On March 28, 1809, a special act of the New York State Legislature granted Goshen "certain powers" in response to a petition circulated by Orange County Sheriff John G. Hurtin and others seeking means of raising tax funds for local improvements.

On April 18, 1843, a "definite" or "regular incorporation" charter was granted to Goshen by the State Legislature and the first election under its provisions was held one month later, when Charles Monell was elected as resident or mayor, and continued to serve one-year terms until 1846.

Legal actions taken by the village seem to suggest its awareness of the impending growth. In 1833 a commission was appointed to decide whether the church or the village ultimately controlled the park area. The question was decided in favor of the village, suggesting perhaps the concern for future right of way to the railway depot.

A quick look at the Sidney map of 1850 and the French map of 1859 reinforces this notion of shifting emphasis and development. Both maps show a new, western village section growing far out of proportion to the original Church Park District area. Newspaper advertisements of the period are full of "removal" notices, businesses relocating to be near the railway.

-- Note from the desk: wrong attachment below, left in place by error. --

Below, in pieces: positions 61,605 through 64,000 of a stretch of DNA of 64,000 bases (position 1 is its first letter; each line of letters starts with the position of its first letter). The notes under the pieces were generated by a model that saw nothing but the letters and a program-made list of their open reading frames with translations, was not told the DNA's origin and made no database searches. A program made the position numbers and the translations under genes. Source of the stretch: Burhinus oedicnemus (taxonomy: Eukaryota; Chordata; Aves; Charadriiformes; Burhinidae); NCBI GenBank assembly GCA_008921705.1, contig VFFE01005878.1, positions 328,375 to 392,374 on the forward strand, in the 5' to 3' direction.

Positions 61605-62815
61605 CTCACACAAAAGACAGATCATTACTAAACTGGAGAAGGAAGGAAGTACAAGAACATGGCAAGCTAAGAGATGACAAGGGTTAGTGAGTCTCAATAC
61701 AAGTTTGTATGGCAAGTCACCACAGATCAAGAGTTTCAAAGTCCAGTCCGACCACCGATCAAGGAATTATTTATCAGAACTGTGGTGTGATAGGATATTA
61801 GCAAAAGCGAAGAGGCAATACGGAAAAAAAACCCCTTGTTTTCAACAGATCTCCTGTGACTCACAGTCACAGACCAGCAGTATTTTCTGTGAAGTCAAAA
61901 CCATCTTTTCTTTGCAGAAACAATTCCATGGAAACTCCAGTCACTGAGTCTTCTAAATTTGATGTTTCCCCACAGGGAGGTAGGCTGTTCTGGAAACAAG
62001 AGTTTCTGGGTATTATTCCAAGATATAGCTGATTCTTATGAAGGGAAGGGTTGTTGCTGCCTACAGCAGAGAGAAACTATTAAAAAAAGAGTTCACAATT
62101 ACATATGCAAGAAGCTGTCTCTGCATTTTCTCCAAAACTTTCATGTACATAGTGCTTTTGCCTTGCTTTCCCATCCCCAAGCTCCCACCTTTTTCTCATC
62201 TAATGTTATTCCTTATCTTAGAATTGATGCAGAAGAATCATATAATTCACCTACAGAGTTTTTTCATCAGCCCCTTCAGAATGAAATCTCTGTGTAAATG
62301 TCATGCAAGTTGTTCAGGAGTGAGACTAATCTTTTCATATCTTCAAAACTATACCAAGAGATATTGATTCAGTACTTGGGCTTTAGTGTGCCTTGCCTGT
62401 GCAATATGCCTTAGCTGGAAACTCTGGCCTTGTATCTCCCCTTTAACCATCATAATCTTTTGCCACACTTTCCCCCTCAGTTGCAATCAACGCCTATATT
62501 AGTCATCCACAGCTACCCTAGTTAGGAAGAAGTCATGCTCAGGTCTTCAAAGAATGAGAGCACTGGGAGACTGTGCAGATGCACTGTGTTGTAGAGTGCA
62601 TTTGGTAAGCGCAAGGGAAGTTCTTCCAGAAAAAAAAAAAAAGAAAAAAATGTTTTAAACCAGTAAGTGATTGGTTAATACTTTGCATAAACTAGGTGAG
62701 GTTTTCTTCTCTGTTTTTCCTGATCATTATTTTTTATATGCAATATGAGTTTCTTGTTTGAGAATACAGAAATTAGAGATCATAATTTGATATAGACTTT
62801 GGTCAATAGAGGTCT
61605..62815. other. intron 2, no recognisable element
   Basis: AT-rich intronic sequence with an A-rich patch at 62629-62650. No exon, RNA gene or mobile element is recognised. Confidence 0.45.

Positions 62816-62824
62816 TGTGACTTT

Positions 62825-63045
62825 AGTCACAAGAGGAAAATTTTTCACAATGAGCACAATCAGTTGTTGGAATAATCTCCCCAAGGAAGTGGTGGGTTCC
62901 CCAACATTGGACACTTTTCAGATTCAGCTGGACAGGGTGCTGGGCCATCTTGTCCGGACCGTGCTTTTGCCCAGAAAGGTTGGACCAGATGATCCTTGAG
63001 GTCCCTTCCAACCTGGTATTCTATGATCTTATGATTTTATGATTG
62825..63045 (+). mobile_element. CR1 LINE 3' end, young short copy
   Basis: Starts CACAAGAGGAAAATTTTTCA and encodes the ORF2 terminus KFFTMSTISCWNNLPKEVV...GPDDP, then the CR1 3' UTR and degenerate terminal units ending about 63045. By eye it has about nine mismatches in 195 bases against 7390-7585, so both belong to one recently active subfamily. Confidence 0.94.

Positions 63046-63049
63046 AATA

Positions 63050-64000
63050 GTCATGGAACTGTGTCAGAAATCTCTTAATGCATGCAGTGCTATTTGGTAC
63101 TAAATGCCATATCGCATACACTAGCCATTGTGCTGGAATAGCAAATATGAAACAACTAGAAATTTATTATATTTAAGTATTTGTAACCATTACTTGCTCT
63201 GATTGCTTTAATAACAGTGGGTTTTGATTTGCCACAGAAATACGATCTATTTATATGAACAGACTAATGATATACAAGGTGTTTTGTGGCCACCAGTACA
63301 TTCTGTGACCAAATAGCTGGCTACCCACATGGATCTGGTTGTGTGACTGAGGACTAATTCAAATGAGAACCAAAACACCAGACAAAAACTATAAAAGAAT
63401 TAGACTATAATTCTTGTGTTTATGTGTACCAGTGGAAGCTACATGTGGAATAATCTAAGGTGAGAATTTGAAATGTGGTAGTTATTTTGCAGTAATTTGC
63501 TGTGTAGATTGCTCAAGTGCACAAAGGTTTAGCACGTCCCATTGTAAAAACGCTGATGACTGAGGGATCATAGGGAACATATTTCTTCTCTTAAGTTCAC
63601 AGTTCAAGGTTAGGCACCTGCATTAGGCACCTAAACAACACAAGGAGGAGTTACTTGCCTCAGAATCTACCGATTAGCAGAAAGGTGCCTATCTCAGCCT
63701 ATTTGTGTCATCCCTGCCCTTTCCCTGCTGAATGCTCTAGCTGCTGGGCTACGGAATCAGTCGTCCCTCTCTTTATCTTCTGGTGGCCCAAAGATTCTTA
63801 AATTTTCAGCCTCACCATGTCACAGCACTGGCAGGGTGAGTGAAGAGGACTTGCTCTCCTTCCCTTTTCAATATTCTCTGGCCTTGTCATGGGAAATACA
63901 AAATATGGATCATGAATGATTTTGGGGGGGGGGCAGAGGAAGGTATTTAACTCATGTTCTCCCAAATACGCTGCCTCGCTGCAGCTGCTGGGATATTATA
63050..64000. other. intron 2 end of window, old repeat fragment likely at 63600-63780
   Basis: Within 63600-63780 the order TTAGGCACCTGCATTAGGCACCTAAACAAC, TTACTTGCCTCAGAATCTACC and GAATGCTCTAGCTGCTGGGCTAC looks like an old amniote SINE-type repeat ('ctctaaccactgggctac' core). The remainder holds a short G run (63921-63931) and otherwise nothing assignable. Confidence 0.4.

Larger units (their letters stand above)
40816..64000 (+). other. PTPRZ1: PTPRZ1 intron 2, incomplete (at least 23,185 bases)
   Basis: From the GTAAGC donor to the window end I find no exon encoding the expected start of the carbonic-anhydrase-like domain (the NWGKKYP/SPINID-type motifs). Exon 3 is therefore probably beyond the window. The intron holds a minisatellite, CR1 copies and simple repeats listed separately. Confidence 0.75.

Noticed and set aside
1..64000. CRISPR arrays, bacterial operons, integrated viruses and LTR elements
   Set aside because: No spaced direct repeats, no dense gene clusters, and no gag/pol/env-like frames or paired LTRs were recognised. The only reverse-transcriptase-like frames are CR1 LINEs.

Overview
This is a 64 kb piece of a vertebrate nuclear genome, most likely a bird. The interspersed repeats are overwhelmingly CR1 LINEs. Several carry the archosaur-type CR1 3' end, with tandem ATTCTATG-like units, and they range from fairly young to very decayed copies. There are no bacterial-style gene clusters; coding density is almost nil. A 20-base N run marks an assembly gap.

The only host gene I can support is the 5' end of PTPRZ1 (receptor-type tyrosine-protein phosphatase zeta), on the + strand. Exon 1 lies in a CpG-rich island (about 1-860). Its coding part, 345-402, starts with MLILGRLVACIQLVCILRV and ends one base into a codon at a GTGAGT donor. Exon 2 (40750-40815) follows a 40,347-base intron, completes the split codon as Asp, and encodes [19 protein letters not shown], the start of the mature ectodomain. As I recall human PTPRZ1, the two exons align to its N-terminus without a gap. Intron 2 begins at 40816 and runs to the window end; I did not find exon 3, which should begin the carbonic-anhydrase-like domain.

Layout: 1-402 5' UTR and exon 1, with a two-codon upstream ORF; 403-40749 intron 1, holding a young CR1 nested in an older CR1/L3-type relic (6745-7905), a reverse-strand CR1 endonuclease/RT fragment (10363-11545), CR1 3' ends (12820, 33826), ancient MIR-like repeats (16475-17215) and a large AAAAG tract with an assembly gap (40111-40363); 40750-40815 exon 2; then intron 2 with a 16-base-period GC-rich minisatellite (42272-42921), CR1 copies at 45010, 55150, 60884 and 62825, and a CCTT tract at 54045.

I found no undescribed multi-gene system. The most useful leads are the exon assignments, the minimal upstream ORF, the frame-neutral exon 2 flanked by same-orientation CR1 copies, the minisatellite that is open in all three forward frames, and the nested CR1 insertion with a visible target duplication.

By 1875, as can be seen in the county atlas of that year, the process was nearly complete. The Church Park District area remained essentially the same, but the other sections of the village were booming. The 1869 construction of the massive Presbyterian Church at a cost of $200,000 was an indication of that boom.

Through the turn of the century, with the help of the railway, dairy farming became big business. Large Victorian homes wee built throughout the new residential areas of town as testimonials to the success of their owners. In the Church Park District, activity centered on the enlargement of the old County building and the rebuilding of the brick townhouses in the "Lawyers' Row" area. Early in the twentieth century, these were joined by the construction of the Goshen Library and Historical Society and of the Hall of Fame of the Trotter.

The buildings in the Church Park Historic District still reflect the taste and prosperity as well as the purposes of their original builders and owners. The character of Goshen's nineteenth-century streetscapes, with their mixture of public, commercial, residential and religious structures, still survives.

References

Portrait and Biographical Record of Orange County. New York: Chapman, 1895.

Beers, F. W. County Atlas of Orange, N. Y. Chicago: Andreas, Baskin & Burr, 1875.

French, Wood & Beers. Map of Orange County. New York, 1859.

Lathrop, J. M. Atlas of Orange County. Philadelphia: . H. Mueller & Co., 1903.

Seese, Mildred Parker. Old Orange Houses. (2 vol.). Middletown: Whitlock Press, 194, 1943.

Ruttenber, E. M. and Clark, L. H. History of Orange County, New York. Philadelphia: Everts and Peck, 1881.

"Varieties in Architectural Practice: Some Works of Walker and Gillette," The Architectural Record. April, 1914, vol XXXV, No 4. Pages 277-355.

Winawer, Lili and Golbrect, Lawrence E. (ed), Church Park Historic District, nomination document, 1979, National Park Service, National Register of Historic Places, Washington, D.C.

Church Park Historic District Map

Street Names
Church Street South • Green Street • Kelsey Lane • Main Street • Park Place • South Street • Webster Street